MANILA – Philippine President Rodrigo Duterte has asked for one more year to end the country’s drug problem, 18 months after he launched a violent crackdown on the narcotics trade which has left 7,000 people dead.
“As far as drugs are concerned, I hope to end the problem, maybe, just give me another year,” said Duterte in a televised speech during the oath-taking ceremony of government officials in Manila.
Duterte reiterated, in defense of his campaign, that his position has forced him to “protect the Filipino people and guarantee the security of the Republic of the Philippines.”
“I don’t care about the story of extrajudicial killing. It will happen. It cannot happen. I don’t care,” Duterte said of the deaths of suspects at the hands of police or individuals under the auspices of the anti-drug campaign that has been severely criticized by human rights organizations.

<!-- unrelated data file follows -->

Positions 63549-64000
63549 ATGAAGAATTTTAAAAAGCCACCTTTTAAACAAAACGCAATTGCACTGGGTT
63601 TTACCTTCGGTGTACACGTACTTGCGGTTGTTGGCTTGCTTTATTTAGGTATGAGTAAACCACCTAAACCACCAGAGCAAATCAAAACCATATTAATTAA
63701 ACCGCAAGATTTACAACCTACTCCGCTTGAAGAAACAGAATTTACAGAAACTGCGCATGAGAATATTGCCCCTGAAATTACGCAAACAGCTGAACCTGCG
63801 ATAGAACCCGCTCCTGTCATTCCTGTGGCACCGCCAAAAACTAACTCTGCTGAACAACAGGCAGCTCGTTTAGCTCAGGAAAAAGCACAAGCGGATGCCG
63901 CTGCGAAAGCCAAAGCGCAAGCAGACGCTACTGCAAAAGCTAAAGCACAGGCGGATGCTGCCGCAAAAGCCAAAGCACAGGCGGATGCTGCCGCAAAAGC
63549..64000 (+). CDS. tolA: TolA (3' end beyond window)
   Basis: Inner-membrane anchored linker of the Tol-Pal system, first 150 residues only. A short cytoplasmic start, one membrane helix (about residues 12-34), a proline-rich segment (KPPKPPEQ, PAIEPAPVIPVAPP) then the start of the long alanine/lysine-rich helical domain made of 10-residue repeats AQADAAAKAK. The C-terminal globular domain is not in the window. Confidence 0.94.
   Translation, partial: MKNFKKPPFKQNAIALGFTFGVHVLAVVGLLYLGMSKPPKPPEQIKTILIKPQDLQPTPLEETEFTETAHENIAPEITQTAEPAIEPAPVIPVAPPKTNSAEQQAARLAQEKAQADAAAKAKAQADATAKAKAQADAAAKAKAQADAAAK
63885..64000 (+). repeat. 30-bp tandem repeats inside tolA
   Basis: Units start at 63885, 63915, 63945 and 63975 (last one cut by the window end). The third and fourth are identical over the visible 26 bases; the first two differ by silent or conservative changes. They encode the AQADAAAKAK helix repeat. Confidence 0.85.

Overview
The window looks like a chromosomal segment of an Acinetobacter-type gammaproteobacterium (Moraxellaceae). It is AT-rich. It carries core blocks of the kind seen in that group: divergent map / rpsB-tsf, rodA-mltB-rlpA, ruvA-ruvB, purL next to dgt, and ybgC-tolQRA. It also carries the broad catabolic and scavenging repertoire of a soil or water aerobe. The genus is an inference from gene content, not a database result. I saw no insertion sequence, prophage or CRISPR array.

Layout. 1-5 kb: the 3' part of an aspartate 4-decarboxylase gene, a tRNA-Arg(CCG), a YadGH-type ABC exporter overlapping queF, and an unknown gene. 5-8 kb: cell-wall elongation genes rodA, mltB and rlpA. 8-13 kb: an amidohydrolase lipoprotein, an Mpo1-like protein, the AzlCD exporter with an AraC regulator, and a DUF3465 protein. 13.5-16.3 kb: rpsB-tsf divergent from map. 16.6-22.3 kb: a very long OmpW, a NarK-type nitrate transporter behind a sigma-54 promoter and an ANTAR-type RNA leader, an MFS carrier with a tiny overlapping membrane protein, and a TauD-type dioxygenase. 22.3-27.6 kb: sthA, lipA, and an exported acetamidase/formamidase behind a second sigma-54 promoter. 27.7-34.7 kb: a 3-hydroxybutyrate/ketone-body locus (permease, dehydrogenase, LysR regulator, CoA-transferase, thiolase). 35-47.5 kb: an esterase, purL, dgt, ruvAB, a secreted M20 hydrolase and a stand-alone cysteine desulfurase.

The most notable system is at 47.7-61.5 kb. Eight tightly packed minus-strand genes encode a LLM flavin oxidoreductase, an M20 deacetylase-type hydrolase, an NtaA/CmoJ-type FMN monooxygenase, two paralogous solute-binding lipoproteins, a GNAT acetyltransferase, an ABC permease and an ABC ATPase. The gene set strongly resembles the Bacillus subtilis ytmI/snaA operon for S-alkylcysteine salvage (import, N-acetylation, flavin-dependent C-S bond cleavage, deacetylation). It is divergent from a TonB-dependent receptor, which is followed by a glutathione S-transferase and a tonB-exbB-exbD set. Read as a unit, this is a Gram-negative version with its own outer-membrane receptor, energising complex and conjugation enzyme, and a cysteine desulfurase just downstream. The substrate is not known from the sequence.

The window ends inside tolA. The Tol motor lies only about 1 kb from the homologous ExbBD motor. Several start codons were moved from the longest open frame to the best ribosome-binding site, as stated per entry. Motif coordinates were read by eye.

Duterte, who took office on June 30, 2016, promised during his election campaign to put an end to crime and drugs within three to six months.
He then extended the deadline to the end of his six-year mandate, admitting that he had underestimated the volume of crime in the country.
More than 3,900 alleged drug addicts and traffickers have died in police operations in the last 17 months, although the total number of deaths is estimated to be greater than 7,000 when taking into account those killings attributed to vigilantes and neighborhood patrols.
Duterte on Tuesday ordered the Philippine National Police to rejoin the campaign following nearly two months of training after a series of scandals involving deaths of civilians at the hands of police.